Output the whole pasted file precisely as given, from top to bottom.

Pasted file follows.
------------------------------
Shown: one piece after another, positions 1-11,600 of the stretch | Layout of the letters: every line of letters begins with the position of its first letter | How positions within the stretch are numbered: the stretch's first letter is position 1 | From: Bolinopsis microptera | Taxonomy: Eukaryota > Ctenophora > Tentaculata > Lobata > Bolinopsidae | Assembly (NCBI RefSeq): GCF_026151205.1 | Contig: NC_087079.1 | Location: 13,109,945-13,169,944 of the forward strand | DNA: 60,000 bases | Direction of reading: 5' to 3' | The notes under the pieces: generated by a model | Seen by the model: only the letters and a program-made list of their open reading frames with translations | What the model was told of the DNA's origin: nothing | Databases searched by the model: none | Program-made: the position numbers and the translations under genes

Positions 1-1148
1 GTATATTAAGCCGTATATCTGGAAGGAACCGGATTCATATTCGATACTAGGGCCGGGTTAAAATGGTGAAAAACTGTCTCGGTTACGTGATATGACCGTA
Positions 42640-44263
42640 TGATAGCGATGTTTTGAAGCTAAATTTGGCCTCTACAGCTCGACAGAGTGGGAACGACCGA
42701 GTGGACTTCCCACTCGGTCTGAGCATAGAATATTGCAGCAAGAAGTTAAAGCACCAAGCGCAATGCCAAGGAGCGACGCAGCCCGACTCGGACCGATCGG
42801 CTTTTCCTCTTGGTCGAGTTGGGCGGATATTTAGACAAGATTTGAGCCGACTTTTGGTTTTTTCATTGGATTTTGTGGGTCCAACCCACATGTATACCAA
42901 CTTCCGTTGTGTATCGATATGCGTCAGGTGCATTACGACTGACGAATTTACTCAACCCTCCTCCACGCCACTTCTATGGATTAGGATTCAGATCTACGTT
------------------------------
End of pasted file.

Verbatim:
Shown: one piece after another, positions 1-11,600 of the stretch | Layout of the letters: every line of letters begins with the position of its first letter | How positions within the stretch are numbered: the stretch's first letter is position 1 | From: Bolinopsis microptera | Taxonomy: Eukaryota > Ctenophora > Tentaculata > Lobata > Bolinopsidae | Assembly (NCBI RefSeq): GCF_026151205.1 | Contig: NC_087079.1 | Location: 13,109,945-13,169,944 of the forward strand | DNA: 60,000 bases | Direction of reading: 5' to 3' | The notes under the pieces: generated by a model | Seen by the model: only the letters and a program-made list of their open reading frames with translations | What the model was told of the DNA's origin: nothing | Databases searched by the model: none | Program-made: the position numbers and the translations under genes

Positions 1-1148
1 GTATATTAAGCCGTATATCTGGAAGGAACCGGATTCATATTCGATACTAGGGCCGGGTTAAAATGGTGAAAAACTGTCTCGGTTACGTGATATGACCGTA
Positions 42640-44263
42640 TGATAGCGATGTTTTGAAGCTAAATTTGGCCTCTACAGCTCGACAGAGTGGGAACGACCGA
42701 GTGGACTTCCCACTCGGTCTGAGCATAGAATATTGCAGCAAGAAGTTAAAGCACCAAGCGCAATGCCAAGGAGCGACGCAGCCCGACTCGGACCGATCGG
42801 CTTTTCCTCTTGGTCGAGTTGGGCGGATATTTAGACAAGATTTGAGCCGACTTTTGGTTTTTTCATTGGATTTTGTGGGTCCAACCCACATGTATACCAA
42901 CTTCCGTTGTGTATCGATATGCGTCAGGTGCATTACGACTGACGAATTTACTCAACCCTCCTCCACGCCACTTCTATGGATTAGGATTCAGATCTACGTT